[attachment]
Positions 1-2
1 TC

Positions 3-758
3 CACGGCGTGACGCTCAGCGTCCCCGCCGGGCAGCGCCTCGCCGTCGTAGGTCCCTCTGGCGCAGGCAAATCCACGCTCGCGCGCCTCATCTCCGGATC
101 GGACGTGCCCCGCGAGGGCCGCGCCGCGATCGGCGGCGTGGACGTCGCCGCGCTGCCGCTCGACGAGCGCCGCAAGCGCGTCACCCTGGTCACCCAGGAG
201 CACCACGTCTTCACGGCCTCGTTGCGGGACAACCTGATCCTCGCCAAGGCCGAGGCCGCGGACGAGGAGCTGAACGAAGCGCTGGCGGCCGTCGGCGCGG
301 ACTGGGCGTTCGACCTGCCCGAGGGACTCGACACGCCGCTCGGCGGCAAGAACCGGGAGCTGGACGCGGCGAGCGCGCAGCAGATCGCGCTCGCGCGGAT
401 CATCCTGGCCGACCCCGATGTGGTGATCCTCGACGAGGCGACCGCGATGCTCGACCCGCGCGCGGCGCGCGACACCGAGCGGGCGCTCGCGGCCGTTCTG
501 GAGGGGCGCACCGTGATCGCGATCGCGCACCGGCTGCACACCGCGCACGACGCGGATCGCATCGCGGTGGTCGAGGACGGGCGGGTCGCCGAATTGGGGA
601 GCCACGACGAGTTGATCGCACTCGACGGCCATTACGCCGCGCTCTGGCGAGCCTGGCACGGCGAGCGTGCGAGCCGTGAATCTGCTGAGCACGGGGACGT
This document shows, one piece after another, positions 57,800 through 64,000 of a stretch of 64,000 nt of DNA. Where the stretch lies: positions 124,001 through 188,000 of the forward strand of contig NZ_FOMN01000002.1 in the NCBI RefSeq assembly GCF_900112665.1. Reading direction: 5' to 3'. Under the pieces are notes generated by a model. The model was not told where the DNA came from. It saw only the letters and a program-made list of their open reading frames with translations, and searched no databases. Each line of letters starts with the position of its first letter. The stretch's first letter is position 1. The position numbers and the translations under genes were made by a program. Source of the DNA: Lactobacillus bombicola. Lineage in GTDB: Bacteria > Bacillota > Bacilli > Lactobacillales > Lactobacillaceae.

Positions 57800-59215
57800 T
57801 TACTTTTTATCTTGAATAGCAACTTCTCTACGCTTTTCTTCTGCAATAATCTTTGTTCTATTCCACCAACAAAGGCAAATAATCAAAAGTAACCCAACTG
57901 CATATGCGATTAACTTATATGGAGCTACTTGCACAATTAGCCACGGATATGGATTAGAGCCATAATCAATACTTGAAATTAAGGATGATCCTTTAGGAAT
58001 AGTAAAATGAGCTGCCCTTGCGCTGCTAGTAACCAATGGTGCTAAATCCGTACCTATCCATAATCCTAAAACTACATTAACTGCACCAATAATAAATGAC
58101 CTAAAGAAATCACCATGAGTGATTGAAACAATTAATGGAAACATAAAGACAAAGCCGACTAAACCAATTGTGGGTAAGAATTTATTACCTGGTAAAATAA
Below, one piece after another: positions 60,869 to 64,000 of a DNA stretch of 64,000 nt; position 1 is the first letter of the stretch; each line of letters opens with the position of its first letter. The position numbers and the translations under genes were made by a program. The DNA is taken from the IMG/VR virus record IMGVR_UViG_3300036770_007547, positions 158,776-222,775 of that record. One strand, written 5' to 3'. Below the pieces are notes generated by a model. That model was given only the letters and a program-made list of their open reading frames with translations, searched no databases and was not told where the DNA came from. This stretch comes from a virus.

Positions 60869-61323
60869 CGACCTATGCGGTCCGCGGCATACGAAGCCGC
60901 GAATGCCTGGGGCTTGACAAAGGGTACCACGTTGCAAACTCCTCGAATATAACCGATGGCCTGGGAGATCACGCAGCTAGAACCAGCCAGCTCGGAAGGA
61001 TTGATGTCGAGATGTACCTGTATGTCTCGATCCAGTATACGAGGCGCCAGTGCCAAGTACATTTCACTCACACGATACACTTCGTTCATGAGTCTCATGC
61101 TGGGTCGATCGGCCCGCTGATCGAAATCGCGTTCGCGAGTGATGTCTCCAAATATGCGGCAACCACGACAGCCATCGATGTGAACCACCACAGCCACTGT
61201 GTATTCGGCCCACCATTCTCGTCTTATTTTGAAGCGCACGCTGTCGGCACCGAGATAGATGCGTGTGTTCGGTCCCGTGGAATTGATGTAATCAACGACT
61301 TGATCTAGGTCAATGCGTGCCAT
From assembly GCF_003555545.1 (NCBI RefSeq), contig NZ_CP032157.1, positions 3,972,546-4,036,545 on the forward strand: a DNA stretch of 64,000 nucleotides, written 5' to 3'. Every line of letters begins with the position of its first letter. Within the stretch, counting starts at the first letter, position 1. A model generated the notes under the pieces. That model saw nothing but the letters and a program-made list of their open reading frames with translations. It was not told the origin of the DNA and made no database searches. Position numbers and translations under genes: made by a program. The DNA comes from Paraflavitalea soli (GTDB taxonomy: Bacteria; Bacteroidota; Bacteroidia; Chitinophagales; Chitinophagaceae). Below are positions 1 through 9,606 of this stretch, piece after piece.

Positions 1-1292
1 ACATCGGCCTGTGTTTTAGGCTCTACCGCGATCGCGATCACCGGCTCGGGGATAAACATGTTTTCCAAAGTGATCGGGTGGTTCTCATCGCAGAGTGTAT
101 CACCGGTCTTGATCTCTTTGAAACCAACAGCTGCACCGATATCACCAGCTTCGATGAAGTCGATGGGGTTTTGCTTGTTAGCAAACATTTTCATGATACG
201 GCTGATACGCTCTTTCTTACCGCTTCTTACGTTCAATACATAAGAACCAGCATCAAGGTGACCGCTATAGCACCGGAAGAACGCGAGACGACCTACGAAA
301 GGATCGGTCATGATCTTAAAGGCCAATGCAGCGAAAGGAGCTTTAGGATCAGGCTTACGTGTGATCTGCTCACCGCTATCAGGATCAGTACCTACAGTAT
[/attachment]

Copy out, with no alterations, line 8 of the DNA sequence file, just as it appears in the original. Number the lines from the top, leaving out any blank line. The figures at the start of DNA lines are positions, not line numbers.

401 CATCCTGGCCGACCCCGATGTGGTGATCCTCGACGAGGCGACCGCGATGCTCGACCCGCGCGCGGCGCGCGACACCGAGCGGGCGCTCGCGGCCGTTCTG